Credit: me. A simple 1-d simulation of a complex scalar field in an electric field. You’ll find this more instructive after you’ve read the lecture notes. Click on the link if it doesn’t auto play in your browser.
This term, I’m teaching a new class on The Standard Model. It is, bar none, the most fun I’ve had with a course in just about forever. What’s especially novel about it is that we’re tackling just about everything classically, with only occasional recourse to quantum fields.
We’re doing everything from elementary group theory to GUTs, from the Higgs mechanism to neutrino oscillation, with just about everything in between.
Why am I telling you this (besides the fact that I can’t contain my excitement)? Because in designing this class, I couldn’t find exactly the right text, so I’m thinking of transforming my lecture notes into a book. As a first stab, here are:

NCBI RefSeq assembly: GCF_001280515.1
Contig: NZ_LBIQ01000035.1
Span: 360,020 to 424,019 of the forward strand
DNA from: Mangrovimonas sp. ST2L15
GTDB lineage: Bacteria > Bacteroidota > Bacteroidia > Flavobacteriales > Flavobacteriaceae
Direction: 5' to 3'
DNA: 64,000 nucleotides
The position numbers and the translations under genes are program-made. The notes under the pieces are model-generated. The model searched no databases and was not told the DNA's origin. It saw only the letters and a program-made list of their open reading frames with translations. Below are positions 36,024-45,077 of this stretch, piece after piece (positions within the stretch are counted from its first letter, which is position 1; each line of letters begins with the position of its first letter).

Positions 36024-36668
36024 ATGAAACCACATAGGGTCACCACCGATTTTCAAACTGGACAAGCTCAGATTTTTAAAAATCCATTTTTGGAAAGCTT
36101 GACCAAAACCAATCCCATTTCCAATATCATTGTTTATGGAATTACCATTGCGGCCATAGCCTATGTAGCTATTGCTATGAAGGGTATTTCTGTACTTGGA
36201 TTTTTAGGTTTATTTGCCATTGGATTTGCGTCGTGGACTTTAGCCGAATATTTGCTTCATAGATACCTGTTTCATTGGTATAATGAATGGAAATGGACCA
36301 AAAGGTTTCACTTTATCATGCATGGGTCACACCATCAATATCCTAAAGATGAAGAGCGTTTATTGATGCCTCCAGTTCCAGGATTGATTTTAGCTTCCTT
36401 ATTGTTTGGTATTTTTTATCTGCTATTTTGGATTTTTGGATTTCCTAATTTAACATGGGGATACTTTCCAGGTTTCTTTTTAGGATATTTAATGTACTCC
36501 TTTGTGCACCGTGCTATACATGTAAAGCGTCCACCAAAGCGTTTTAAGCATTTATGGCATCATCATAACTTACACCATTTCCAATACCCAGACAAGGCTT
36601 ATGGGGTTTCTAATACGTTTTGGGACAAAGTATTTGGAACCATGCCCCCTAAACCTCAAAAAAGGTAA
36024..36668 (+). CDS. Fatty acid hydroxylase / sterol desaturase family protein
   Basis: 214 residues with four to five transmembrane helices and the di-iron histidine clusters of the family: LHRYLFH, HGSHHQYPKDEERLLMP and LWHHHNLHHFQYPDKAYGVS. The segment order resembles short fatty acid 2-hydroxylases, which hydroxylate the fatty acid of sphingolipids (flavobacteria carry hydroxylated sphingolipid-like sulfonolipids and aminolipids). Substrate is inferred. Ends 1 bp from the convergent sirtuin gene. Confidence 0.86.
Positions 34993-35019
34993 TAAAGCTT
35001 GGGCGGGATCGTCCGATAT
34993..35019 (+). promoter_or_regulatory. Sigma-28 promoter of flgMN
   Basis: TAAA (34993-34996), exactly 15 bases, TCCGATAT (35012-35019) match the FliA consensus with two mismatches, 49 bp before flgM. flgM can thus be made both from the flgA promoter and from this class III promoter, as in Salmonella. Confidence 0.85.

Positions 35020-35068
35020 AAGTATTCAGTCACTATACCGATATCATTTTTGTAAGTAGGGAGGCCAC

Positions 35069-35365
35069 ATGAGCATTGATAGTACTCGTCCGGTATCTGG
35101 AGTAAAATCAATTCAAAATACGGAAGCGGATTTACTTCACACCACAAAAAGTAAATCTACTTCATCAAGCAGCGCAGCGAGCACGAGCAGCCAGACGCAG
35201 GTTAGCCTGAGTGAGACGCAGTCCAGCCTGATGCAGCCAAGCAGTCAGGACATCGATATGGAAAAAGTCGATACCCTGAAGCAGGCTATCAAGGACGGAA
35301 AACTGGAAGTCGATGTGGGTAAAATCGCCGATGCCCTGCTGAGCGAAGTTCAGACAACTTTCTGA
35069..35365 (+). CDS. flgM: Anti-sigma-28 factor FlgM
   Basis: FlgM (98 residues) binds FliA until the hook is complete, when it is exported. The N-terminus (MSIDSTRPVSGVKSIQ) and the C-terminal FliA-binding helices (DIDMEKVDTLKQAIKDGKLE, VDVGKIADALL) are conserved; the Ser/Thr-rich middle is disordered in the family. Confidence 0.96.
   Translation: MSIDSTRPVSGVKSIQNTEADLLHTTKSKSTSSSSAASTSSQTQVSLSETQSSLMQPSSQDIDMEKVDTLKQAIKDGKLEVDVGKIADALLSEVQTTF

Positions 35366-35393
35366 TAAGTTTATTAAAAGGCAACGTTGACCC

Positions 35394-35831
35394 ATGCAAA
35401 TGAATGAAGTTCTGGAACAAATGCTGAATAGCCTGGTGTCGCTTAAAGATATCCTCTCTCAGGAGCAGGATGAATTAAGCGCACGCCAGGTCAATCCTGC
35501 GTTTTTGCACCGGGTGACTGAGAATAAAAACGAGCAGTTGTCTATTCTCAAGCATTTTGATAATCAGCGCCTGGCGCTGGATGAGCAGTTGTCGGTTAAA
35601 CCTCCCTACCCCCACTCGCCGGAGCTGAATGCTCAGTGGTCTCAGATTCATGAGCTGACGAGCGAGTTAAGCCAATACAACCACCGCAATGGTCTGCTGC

The First 4 weeks of lectures!
Please excuse any typos, and the verbiage wasn’t originally meant for human consumption. This is in the same spirit as my previous lecture notes on probability. Like my previous notes, these are extremely technical, and the course itself is designed for an advanced undergraduate/grad audience.
The notes themselves are a work in progress, but if you think any big topics are missing, please let me know.
BTW, part 4 of the notes is on scalar fields and inflation, and I am especially indebted to this excellent post by John Preskill for providing such a nice demonstration of dimensional analysis.
I welcome all constructive comments, but please, keep it classy.